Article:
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Thursday, 30 July 2009

How it all works


Of all the questions people ask me, the most frequent is - how do films arrive? In a box? In a reel? The fascination with the mechanics of how we show films has always been there...I suppose it's the cousin of that other curiosity, how films are made.

The biggest treat for most people is a visit to the projection box, where our 1950/1970s hybrid projector lives alongside the more modern digital NEC and Doremi server. (The picture here is from when both 1950s projectors were working intact).

Films these days arrive in two formats: 35mm or Digital. When it's the former, it usually gets delivered in a box in five or six different reels (depending on film length, each reel is about 15 minutes long). These are then put together onto one big reel and played through the projector. Old fashioned systems used to play one reel at a time, with a second projector starting the next reel - this was called the changeover (recreated superbly in FIGHT CLUB) - the cue indicated by a mark on the upper right hand corner of the print - keep an eye out for that mark every fifteen minutes or so next time you watch a film.

When it arrives digitally, it's a little simpler (and less glamorous). We upload the drive, usually between 100-150GB (no bigger than a small book) into our 1.5 tetrabyte server, and hit play. I've already bored you with why digital is so much nicer (perfect focus, sound, no scratches, etc) and this is just one more reason.

So next time you sit back at the Dukes, see if you can tell the difference.

6 comments:

  1. So let me get this right: the film distributors send you a physical hard drive with the film on it?

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  2. Indeed. The size of the is so big that's the only way it'll fit!

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  3. How does digital projection impact on the work of a projectionist? If it is less labour intensive does this mean that projectionists may lose their jobs? Does it mean that fewer people will learn how to run a film projector?

    What are the draw-backs to digital (if any)?

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  4. Yes it is a lot less labour intensive and it does mean that the job of the projectionist will eventually fade into memory - however, we have Jimmy, who's been with us 30 years and will remain until he can't do the job anymore. Projectionists dont just show movies, they also test the digital films, maintain the equipment, do all the special events....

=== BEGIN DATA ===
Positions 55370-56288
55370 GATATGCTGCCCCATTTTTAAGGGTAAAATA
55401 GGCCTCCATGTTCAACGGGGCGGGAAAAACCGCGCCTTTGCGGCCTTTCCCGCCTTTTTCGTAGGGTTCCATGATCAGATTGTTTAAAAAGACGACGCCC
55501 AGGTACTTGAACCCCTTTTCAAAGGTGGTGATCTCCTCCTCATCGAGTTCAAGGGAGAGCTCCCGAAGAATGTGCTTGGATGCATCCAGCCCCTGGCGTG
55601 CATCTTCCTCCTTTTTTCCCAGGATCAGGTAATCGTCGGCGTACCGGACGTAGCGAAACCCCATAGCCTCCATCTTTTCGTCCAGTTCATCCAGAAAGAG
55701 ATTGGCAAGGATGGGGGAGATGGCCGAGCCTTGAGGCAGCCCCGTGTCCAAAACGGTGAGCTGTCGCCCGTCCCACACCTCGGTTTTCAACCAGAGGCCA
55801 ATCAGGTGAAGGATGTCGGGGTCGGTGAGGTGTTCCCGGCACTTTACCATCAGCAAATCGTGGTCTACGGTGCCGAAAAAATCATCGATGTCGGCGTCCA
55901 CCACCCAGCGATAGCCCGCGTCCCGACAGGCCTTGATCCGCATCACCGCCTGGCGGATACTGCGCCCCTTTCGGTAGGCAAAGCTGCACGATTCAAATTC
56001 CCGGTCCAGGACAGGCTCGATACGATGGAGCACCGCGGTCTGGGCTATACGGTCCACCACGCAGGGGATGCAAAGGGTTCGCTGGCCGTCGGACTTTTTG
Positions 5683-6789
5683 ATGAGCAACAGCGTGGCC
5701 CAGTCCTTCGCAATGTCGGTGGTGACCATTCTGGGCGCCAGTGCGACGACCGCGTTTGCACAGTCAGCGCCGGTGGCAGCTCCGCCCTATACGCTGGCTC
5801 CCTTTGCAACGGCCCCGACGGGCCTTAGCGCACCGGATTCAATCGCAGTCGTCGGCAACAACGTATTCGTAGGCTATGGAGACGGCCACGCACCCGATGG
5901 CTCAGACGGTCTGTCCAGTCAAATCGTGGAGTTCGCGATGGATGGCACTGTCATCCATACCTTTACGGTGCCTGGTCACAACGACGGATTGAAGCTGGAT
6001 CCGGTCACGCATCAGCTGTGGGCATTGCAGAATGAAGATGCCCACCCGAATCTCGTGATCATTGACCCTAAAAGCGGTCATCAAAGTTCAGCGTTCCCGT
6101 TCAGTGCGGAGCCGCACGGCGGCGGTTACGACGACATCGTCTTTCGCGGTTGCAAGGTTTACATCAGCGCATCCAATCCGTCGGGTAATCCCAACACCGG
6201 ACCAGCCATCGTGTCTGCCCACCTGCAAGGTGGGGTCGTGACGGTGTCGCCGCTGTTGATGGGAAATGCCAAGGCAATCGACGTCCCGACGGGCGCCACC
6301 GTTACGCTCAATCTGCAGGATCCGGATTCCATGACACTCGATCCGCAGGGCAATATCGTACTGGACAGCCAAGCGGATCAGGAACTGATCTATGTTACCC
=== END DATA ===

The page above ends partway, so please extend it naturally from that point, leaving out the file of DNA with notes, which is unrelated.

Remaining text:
there are no technical drawbacks - only social consequences (as with every technology).

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  5. Two words: Public Enemies. I saw a Preview of this movie on 35mm... And then I saw it again two days later at The Duke's, as it was meant to be seen, in the Digital format - SUPERB! However, your recent 35mm Print of Moon had its own particular charm. At least you can be trusted to give whatever format you are given due care and attention... I am a Picture Houses member and also (for my sins!) a Cineworld Unlimited cardholder - I mop up all my "trash" there! The way they present 35mm films is, frequently, nothing short of shocking - it's as if they THROW the picture at the screen!?! Often out of focus (especially for a Down-The-Front-Boy like myself!) and framed incorrectly. Their Digital presentations are cathing up... slowly!
    I'm less convinced by Digital Restorations, however. Some have been great (The Good, The Bad And The Ugly) and some less than great (Bring Me The Head Of Alfredo Garcia) Still looking forward to The Thing, though!

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  6. Good to hear someone is noticing!
    With the digital reissues - often its a matter of someone just making a digital transfer from an old print rather than a restoration. There are fewer restorations because they cost money. That said, reissues do have superb sound and can be played over and over without the scratches and entire missing frames that you get with archive or old repertory prints. I have high hopes for The Thing.

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